Navigation Links
UCSF scientists illuminate how microRNAs drive tumor progression
Date:9/17/2009

UCSF researchers have identified collections of tiny molecules known as microRNAs that affect distinct processes critical for the progression of cancer. The findings, they say, expand researchers' understanding of the important regulatory function of microRNAs in tumor biology and point to new directions for future study and potential treatments.

The researchers refer to these microRNA collections as signatures, and their study results are reported in the September 15 issue of "Genes & Development.'' The study, available online at http://genesdev.cshlp.org/, was led by the laboratory of Douglas Hanahan, PhD, an American Cancer Society Research Professor in the Department of Biochemistry and Biophysics at UCSF.

Approximately five percent of all known human genes encode, or produce, microRNAs, yet scientists are only now nearly a decade after their discovery -- beginning to unlock the mystery of their functions.

MicroRNAs are snippets of single-stranded RNAs that prevent a gene's code from being translated from messenger RNA into proteins, which are essential for cell growth and development. Produced in the nucleus and released into the cytoplasm, they home in on messenger RNAs that possess a stretch that is complementary to their genetic sequence. When they locate them, they latch on, preventing the messenger RNA from being processed by the protein-making machines known as ribosomes. As such, microRNAs are able to ratchet down a cell's production of a given protein.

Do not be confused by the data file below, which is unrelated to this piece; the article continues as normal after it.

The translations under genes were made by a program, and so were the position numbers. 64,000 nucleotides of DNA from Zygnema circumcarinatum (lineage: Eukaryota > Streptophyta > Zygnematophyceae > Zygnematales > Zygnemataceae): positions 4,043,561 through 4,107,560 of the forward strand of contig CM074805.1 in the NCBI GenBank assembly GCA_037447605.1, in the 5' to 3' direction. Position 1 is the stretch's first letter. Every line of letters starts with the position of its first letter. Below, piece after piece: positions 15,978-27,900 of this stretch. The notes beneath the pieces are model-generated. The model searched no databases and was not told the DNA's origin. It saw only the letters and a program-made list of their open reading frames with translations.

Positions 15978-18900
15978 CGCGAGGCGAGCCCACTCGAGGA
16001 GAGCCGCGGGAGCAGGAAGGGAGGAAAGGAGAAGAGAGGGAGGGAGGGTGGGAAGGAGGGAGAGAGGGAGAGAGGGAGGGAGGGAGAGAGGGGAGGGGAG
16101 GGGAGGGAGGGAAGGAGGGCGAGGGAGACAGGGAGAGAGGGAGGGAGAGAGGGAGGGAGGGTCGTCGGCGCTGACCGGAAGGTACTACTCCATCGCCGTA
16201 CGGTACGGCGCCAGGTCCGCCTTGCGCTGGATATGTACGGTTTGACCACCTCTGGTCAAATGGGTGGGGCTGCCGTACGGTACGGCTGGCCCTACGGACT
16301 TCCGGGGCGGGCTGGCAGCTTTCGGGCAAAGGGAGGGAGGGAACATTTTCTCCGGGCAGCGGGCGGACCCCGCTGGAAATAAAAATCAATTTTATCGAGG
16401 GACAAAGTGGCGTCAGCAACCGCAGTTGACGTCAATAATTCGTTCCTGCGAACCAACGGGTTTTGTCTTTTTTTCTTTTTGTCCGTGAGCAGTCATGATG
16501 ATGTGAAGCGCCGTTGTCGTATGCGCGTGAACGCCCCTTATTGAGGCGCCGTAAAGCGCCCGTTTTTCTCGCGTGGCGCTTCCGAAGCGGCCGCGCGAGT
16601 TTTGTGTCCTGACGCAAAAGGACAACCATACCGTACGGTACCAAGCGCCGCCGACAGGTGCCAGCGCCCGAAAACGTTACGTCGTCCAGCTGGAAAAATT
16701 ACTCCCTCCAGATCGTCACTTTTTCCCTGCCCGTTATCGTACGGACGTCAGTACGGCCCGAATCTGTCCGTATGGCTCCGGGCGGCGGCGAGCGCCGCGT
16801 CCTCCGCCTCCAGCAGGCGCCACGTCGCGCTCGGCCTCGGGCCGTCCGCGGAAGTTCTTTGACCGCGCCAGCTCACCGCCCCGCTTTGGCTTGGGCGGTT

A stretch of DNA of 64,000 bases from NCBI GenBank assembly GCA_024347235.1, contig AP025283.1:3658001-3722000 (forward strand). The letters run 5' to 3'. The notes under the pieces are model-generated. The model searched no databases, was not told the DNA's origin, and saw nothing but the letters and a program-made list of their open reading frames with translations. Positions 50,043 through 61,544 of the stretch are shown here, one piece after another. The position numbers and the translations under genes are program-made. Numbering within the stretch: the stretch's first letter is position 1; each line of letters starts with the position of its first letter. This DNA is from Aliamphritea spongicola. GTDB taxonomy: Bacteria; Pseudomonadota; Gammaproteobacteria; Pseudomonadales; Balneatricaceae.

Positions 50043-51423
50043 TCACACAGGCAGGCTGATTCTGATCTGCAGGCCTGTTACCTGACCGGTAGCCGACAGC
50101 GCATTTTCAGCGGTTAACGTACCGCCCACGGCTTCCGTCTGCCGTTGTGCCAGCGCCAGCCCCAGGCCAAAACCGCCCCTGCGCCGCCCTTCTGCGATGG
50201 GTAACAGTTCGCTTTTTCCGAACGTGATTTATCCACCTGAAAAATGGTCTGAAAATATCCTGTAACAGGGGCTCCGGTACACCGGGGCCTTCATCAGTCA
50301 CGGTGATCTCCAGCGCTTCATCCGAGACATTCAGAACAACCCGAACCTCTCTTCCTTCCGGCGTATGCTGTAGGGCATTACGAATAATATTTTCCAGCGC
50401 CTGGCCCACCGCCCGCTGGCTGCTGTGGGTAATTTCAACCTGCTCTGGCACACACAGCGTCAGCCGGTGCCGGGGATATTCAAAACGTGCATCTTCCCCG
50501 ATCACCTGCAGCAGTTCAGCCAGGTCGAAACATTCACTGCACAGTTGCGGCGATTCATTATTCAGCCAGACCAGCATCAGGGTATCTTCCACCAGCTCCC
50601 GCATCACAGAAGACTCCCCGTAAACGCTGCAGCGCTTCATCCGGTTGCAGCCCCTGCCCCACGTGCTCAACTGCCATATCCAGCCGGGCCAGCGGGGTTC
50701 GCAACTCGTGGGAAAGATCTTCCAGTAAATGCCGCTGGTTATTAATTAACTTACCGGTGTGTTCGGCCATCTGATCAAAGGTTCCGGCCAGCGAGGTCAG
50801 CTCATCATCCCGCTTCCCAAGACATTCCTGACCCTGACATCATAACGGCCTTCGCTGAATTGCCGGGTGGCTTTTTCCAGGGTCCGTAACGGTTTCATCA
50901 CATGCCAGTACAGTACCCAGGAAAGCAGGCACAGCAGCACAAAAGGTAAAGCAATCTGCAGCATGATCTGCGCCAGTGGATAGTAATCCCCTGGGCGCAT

Over the last several years, several groups have identified hundreds of microRNAs that are deregulated between normal tissue and tumors, however researchers only understand what a handful of these powerful regulators are doing to drive tumor formation.

"Virtually all cancers acquire approximately six distinct capabilities en route to tumor formation," said lead author Peter Olson, PhD, a postdoctoral fellow in the Diabetes Center and Helen Diller Family Comprehensive Cancer Center at UCSF. "When a cancer researcher observes a gene or microRNA go awry, it can be challenging to understand how that microRNA impacts tumorigenesis."

To home in on the question, the authors turned to a mouse model of pancreatic neuroendocrine tumors in which lesions go through discrete stages before culminating in invasive and metastatic carcinomas. In the three-year microRNA study, they found that cells in the mouse model developed and functioned normally but started to replicate uncontrollably at five weeks. Several weeks later, some pancreatic islets had become angiogenic (forming new blood vessels) a step in the journey from a dormant state to a malignant state -- though had not yet formed a tumor. By 10 weeks, a subset of angiogenic lesions had progressed to the tumor stage, and by week 16, a small percentage of mice had developed liver metastasis.

"This represents the spectrum of stages that we think are important for all tumors, including human disease," said Olson.

By measuring the expression level of all known microRNA in pre-tumor stages, tumors and metastases, the authors were able to associate deregulated microRNAs with processes such as hyperproliferation, angiogenesis and metastasis.

Focusing on the metastatic signature, researchers found -- in one of the most striking observations of the project -- that tumors bore a startlingly divergent microRNA expression pattern compared to primary tumors. Moreover, a subset of primary tumors showed more similarity to metastases than to other primary tumors.